To the United States Congress
Reform federal laws to better protect unauthorized immigrant farmworkers
from sexual violence and harassment:
- Pass the Senate version of the Violence Against Women Act
(VAWA) reauthorization bill (S. 1925) or similar legislation that
strengthens the U visa and other protections for immigrant victims of
domestic and sexual violence, including farmworker women and girls.
However, because more protections are needed, also pass legislation that:
- Removes the arbitrary caps on the number of U and T visas
available for immigrant victims of serious crimes.
- Allows immigrant victims to present secondary evidence
that they have been helpful in the investigation of the crimes against
them, in lieu of law enforcement certification, for U visas.
- Allows immigrant witnesses who are helpful in the
investigation of serious crimes, such as sexual violence, to be eligible
for legal status similar to that conferred by the U visa.
Reform immigration law to reduce the vulnerability of farmworkers to sexual
violence and sexual harassment, as well as other abuses:
- Enact legislation that creates a program of earned
legalization for the unauthorized farmworkers already in the US.
- Enact reforms that better protect migrant workers entering
the US on guestworker visas from workplace abuses:
- Eliminate worker dependency on abusive employers by
making visas portable between employers, with a grace period in which
workers can find new employment if their current job ends for any reason.
- Protect guestworkers from discrimination during recruitment on the basis of
race, color, religion, sex, national origin, age, and disability, in
accordance with anti-discrimination laws applied to other workers in the
Include guestworkers in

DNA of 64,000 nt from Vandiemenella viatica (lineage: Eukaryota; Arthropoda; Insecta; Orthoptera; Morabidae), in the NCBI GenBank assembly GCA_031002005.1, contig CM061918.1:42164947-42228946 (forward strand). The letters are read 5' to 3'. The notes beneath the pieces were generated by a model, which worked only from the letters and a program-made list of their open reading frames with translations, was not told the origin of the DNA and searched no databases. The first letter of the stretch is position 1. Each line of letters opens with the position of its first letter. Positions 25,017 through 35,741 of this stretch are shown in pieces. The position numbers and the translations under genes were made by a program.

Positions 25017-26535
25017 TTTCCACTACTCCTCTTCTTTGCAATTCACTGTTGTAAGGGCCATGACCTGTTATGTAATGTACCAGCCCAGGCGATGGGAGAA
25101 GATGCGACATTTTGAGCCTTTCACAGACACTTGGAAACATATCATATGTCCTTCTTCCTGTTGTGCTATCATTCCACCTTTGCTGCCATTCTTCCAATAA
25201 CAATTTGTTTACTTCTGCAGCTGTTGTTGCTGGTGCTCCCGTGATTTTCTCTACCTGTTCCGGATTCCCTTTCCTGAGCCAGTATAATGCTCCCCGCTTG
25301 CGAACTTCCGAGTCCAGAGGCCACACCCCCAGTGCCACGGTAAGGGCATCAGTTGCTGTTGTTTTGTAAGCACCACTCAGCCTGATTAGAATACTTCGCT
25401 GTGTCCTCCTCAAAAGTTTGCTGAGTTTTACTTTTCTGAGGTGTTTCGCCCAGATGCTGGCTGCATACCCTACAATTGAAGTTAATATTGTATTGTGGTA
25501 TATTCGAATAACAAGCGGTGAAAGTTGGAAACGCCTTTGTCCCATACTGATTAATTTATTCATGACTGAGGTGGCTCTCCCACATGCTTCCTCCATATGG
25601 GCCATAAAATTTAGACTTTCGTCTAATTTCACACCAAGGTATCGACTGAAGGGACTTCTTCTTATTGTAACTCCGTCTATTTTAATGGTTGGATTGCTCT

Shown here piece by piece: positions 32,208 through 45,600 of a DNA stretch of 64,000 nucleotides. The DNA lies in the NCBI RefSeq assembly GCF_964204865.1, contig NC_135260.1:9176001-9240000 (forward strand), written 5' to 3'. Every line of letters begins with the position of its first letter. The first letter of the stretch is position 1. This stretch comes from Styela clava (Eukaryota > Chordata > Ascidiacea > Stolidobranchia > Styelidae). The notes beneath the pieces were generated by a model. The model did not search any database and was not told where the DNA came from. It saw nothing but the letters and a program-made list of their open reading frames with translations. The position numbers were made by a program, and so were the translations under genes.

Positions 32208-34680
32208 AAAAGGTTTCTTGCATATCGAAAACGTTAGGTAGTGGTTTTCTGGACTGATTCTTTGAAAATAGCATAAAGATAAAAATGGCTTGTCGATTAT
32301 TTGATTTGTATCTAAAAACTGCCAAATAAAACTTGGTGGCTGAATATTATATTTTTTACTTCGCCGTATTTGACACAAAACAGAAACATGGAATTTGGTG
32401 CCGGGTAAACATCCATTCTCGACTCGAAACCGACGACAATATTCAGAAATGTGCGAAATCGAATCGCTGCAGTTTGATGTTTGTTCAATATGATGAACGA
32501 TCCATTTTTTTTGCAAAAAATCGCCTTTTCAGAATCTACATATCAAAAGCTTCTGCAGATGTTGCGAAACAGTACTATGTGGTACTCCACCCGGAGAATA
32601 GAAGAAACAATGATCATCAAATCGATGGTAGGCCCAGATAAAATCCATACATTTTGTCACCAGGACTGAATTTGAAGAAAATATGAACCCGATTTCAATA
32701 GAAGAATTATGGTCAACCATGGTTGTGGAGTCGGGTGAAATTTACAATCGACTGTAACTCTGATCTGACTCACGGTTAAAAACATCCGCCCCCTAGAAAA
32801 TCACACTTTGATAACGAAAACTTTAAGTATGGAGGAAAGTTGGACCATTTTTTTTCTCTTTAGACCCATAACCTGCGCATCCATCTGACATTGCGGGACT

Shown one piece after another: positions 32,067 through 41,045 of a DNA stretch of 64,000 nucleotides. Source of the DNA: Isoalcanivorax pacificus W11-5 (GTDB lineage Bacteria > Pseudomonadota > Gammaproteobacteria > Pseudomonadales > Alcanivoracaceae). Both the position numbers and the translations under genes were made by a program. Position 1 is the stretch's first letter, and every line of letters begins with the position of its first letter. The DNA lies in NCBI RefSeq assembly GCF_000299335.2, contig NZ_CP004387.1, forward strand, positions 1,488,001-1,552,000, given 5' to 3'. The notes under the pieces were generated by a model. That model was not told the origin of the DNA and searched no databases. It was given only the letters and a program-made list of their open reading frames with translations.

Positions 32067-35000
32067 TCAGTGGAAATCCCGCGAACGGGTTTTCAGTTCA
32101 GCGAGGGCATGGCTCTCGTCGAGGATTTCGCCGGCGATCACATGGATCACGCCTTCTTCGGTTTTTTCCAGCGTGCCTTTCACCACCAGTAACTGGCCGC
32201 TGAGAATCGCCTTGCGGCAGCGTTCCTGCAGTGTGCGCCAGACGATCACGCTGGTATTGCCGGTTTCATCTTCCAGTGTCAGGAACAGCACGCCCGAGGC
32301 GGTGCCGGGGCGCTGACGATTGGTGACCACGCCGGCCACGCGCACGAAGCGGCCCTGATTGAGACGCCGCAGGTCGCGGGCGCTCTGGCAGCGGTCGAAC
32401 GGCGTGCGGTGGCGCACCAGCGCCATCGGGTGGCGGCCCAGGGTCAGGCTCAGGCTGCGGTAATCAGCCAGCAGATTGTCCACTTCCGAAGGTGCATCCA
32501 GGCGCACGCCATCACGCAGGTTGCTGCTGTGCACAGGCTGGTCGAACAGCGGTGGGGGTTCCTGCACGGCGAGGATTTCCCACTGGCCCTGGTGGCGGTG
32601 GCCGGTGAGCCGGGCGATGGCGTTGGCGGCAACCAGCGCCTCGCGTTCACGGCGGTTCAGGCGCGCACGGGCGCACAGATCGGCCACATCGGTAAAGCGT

protections under the Seasonal and Migrant Agricultural Worker Protection
Act, as well as the National Labor Relations Act.
- Create a path to permanent resident status for
guestworkers and family members who have been in the US for a set period
Reform or repeal federal laws that dissuade agricultural workers, both
authorized and unauthorized, from reporting workplace sexual violence, sexual harassment,
and other abuses:
- Enact legislation to ensure equality of remedies for all
workers who suffer workplace violations or seek to enforce workers’
rights, regardless of immigration status, and thereby rectify the Supreme
Court’s decision in Hoffman Plastic.
- Revise the caps on damages available under Title VII of
the Civil Rights Act of 1964 to keep pace with inflation and to provide a
sufficient deterrent to unscrupulous or irresponsible employers.
Eliminate the exclusion of
farmworkers from the National Labor Relations Act and acknowledge that,
like all other workers, they have the right to collective bargaining.
- Amend the Fair Labor Standards Act to:
- Give agricultural workers the right to overtime pay,
ensure payment of the minimum wage, and cover small farms, in keeping
with the protections available to workers in most other industries;
- Apply the same age and hour requirements to children